Plunging commodities as China slowed prompted Canada to unexpectedly cut interest rates in January and Australia followed suit. Is history about to repeat itself?
RBC Capital Markets’ Su-Lin Ong reckons the similarities between then and now are growing as her Canadian colleagues switched to forecast a cut at the next Ottawa meeting July 15.
Slumping oil that accounts for 25 percent of Canada’s exports and sliding iron ore and coal that make up half of Australia’s could be laying the ground for more rate reductions. Traders are boosting bets on an easing in both countries.
“We pay particular attention to Bank of Canada action given the commodity synergies of both countries,” said Ong, head of Australian economic and fixed-income strategy. “We have been highlighting an increasing number of parallels to January.”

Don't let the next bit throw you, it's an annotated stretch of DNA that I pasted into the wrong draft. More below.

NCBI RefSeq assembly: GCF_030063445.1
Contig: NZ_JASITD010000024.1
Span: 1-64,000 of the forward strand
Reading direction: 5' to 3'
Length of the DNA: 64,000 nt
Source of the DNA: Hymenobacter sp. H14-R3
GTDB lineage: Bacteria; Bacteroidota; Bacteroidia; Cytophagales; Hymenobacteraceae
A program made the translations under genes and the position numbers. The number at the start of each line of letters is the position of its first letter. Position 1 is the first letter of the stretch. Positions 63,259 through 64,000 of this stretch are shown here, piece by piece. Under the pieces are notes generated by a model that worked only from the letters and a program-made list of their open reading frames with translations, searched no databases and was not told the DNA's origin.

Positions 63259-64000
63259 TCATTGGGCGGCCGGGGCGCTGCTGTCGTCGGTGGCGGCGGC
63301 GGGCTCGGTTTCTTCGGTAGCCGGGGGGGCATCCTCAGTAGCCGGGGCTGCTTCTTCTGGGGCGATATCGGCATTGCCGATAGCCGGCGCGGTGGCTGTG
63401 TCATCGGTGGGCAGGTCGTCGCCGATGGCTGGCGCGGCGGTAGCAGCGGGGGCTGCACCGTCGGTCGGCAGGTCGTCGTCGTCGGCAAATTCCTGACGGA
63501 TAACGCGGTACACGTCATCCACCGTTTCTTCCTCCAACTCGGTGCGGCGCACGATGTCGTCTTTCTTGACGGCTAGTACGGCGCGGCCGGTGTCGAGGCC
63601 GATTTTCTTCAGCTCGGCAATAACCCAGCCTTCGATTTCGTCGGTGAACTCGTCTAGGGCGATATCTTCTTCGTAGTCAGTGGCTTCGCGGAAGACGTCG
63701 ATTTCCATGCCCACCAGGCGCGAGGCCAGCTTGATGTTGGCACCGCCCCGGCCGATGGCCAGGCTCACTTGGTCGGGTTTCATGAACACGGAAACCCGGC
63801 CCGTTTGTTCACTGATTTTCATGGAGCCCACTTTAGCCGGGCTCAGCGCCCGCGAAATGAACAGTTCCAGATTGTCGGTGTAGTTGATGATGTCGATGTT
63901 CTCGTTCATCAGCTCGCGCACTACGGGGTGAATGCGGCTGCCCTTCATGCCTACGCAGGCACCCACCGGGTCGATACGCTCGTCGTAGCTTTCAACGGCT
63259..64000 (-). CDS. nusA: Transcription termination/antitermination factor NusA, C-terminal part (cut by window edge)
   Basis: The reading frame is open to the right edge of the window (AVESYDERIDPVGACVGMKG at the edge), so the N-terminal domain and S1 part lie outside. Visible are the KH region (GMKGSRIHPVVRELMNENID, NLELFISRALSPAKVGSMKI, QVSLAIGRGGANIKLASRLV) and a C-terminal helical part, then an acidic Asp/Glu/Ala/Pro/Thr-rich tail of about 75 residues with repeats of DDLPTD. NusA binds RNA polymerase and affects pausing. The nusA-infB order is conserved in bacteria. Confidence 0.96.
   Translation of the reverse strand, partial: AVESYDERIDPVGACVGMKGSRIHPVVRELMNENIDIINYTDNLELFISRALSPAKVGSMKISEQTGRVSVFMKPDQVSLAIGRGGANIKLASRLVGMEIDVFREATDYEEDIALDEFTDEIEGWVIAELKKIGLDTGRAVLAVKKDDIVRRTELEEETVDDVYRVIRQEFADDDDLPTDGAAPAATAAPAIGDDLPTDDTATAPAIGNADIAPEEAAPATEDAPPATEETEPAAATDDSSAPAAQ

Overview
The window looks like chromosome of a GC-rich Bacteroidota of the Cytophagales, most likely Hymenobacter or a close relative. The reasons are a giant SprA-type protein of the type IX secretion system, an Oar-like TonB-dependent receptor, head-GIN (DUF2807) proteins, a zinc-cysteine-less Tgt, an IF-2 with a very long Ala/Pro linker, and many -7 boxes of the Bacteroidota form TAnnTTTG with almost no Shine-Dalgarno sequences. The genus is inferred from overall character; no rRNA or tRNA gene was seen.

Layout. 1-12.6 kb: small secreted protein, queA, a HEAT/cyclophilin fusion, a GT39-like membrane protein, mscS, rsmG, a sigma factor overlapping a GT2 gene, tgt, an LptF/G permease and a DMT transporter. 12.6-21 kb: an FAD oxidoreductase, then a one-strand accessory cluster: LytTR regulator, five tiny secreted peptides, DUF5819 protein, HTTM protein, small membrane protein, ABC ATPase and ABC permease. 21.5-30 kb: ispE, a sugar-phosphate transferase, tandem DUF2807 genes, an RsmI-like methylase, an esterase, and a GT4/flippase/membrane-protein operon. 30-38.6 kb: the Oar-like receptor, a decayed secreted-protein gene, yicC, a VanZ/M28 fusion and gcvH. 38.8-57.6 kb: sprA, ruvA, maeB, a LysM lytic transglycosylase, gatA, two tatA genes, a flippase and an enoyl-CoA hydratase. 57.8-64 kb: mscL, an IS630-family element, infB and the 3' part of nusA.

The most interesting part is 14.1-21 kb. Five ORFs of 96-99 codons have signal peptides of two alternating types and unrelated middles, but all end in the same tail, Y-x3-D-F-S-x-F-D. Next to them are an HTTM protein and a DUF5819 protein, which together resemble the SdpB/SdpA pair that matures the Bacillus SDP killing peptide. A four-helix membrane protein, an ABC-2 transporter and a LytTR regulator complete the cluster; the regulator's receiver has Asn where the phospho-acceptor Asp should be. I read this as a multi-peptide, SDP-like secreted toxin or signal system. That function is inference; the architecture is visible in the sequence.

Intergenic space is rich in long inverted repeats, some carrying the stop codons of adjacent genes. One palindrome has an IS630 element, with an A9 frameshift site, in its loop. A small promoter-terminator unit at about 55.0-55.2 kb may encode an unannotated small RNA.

The Reserve Bank of Australia is “unlikely to be content” with the current level of the local currency with iron ore in a bear market, she said. Add to that China’s stocks turmoil and traders are pricing in a 40 percent chance of an RBA rate cut in September, up from 30 percent a week earlier. The odds climb to 63 percent by year’s end.
While acknowledging the hurdle is high for Australia to ease from a record-low 2 percent, Ong sees reductions late this year and in mid 2016, bringing the cash rate to 1.5 percent.
“Developments in China and Greece underscore some of our key drivers around the weaker terms of trade and incomes and support further easing,” she said. “The Bank of Canada developments are notable in that regard, support our base case scenario, and increase the risk of another cut occurring sooner.”